By Craig and Marc Kielburger
The bomb blast ignited the hut's roof. Flaming thatch fell into a foxhole full of cowering children. A young brother and sister died horribly, and six more children suffered terrible burns.
These children were among the thousands of casualties of a months-long indiscriminate bombing campaign that the Sudanese government carried out in that country's southern Nuba Mountains this past spring -- supposedly to attack rebel guerrillas.
Almost as shocking as the attacks, themselves, is the fact that, had it not been for one brave columnist, we'd never have known about them. Nicholas Kristof of The New York Times risked his life to enter the afflicted region and bring the story to the world. He is possibly the only mainstream journalist to have recently done so.
We have yet to see a single report in Canadian media about this horror.
The shocking absence of this story in our news highlights a worrying trend: the decline of foreign reporting. It's an issue we're very passionate about. When Pakistani child activist Iqbal Masih was murdered in 1995, we learned about the carpet industry, and its horrible legacy of child labour, through the reports of journalists like veteran Canadian correspondent Kathy Gannon. Those stories led to Craig's activism and the launch of our international charity.
Over the past decade, Canadian media outlets have slashed jobs and closed many foreign bureaus abroad. We talked to Gannon and Tom Henheffer, executive director of Canadian Journalists for Freedom of Expression, about this critical issue.
The problem, they tell us, is two-fold: hard economic times for media, and a world that has become far more dangerous for journalists. "It's a real perfect storm causing a complete dearth of info from around the world," says Henheffer.
"We need and should have greater coverage of international issues," adds Gannon.
The economic downturn and the rise of digital media hit media outlets hard. Henheffer notes that sites like Kijiji have replaced the print classified ad -- the bread and butter of newspaper revenue. A Price Waterhouse Cooper study found that, although 70 per cent of Canadians still read newspapers, newspaper revenue in Canada is expected to fall by 20 per cent between 2013 and 2017. "There's been a lot of downsizing and that's been reflected in foreign news coverage," observes Gannon.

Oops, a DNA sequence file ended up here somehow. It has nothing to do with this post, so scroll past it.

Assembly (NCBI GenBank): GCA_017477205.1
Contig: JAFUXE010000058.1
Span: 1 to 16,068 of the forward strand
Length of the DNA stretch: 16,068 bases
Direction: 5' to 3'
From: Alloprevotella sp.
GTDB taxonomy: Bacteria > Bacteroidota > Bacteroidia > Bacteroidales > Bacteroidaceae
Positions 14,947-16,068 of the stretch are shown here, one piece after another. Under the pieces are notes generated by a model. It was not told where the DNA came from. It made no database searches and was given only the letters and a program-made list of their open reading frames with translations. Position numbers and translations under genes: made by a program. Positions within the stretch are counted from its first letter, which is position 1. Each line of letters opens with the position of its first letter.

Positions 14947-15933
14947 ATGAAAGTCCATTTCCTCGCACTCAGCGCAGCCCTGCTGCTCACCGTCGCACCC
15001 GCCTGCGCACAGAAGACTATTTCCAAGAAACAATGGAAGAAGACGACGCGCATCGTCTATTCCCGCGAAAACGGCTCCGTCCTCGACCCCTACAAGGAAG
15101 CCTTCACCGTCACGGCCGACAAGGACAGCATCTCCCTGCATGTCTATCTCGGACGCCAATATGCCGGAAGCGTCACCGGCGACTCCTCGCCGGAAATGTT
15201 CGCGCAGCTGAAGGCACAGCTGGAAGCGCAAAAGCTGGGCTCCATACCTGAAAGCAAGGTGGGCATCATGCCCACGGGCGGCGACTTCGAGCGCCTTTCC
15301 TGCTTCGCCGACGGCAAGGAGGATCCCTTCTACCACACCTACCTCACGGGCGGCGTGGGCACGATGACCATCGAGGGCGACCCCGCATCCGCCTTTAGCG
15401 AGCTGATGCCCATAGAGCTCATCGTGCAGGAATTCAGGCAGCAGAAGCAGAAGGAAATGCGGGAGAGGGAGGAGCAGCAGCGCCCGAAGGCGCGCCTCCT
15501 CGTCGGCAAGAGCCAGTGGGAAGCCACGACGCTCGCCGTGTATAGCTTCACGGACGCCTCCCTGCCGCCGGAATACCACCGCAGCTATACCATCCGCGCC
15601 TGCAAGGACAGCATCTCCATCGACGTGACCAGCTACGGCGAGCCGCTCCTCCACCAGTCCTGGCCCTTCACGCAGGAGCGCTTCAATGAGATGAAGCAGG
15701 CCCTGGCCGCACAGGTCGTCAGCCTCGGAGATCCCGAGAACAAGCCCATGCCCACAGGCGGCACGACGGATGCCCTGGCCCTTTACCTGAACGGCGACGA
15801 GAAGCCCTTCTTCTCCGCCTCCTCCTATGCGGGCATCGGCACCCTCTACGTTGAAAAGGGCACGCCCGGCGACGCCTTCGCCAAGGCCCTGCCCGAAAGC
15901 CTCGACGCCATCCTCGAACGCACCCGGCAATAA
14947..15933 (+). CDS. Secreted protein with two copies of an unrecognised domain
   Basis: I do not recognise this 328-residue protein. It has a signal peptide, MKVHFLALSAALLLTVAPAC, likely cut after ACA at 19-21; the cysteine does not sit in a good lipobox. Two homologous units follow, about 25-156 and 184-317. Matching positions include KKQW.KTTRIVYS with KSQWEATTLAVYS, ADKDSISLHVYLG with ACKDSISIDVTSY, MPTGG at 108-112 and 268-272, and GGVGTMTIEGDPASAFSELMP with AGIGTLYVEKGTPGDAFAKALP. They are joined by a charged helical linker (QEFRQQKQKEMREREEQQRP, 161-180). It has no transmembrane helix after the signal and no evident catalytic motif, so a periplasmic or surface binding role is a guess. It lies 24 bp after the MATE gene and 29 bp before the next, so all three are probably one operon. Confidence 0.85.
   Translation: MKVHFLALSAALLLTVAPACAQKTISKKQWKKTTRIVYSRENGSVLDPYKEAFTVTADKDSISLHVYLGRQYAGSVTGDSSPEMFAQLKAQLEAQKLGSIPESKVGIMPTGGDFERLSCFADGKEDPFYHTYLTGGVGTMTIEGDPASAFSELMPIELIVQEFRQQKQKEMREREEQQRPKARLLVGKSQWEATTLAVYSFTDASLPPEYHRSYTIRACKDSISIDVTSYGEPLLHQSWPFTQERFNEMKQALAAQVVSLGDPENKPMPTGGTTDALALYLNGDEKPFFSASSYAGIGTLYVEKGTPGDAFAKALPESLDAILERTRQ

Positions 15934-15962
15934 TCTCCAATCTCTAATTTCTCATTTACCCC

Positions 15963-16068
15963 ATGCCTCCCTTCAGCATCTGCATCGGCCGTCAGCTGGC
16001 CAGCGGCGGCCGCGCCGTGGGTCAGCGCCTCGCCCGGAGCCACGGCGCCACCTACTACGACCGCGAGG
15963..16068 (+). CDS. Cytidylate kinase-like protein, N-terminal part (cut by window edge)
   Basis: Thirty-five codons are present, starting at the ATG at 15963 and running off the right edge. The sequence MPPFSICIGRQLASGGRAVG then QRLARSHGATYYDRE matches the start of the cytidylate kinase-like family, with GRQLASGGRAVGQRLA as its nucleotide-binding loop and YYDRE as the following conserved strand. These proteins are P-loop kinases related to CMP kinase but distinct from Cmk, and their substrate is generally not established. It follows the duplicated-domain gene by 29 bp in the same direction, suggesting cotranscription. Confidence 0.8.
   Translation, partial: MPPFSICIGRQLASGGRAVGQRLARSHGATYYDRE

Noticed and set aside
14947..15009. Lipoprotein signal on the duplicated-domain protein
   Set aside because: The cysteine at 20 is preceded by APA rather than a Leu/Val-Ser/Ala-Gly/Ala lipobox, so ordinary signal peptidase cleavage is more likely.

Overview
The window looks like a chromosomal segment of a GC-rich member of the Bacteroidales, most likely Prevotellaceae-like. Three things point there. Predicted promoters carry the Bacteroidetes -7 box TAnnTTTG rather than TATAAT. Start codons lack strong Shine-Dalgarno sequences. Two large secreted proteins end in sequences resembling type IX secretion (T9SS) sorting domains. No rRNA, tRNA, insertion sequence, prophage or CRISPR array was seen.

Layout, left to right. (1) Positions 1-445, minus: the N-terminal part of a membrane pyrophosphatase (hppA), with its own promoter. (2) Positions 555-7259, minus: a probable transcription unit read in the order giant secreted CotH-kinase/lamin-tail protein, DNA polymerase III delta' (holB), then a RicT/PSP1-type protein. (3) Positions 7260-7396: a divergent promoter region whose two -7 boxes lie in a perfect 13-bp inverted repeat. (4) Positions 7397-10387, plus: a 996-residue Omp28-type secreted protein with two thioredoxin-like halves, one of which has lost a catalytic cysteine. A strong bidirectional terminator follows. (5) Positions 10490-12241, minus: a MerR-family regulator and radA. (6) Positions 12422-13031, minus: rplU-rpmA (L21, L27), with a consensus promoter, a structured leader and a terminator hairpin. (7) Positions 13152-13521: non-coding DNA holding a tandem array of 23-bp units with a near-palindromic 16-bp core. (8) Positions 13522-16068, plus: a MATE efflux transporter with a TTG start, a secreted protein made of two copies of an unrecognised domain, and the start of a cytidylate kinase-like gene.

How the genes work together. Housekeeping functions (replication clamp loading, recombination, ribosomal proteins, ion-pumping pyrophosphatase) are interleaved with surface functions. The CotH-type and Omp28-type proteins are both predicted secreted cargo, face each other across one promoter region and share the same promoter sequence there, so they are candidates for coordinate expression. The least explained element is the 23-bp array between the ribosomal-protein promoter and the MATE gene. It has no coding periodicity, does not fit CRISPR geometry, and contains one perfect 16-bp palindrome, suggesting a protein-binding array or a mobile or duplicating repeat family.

Meanwhile overseas, journalists are targeted as never before, both by insurgent groups and authoritarian governments. Sixty journalists were killed around the world last year, and many more wounded. Gannon is still recovering from the six gunshot wounds she received in Afghanistan last year. Her accompanying photographer, Anja Neidringhaus, died in the attack.
Greater risk means greater security costs to protect reporters, which again many media outlets simply can't afford. They are increasingly looking to local freelancers as a lower-cost option to expensive permanent foreign bureaus, say Gannon and Henheffer. But they note these freelancers are vastly underpaid and under-protected.
There is much readers can do to support international journalism. We can call on our governments to take a strong stand against groups and regimes that attack and persecute reporters. We must also get past the freebie internet content culture that has evolved. If we want good content, we need to be willing to pay for it -- and reward good journalism with our readership and dollars.
We can also support media that are not just covering the "big headline" conflicts. Look for journalists like Gannon and Kristoff who dig deeper and bring us stories of real people from places where no one else is reporting.
Our organization encourages Canadians, especially young people, to care about what's happening in the world, and take action. But it's hard to care if you don't know what's happening. Could humanitarian heroes like Nelson Mandela and Malala Yousafzai have accomplished all they have if the world had not heard their stories and risen up to support them?
Knowledge is power. Global journalism gives us both the knowledge and power to change the world.
Brothers Craig and Marc Kielburger founded a platform for social change that includes the international charity, Free The Children, the social enterprise, Me to We, and the youth empowerment movement, We Day.
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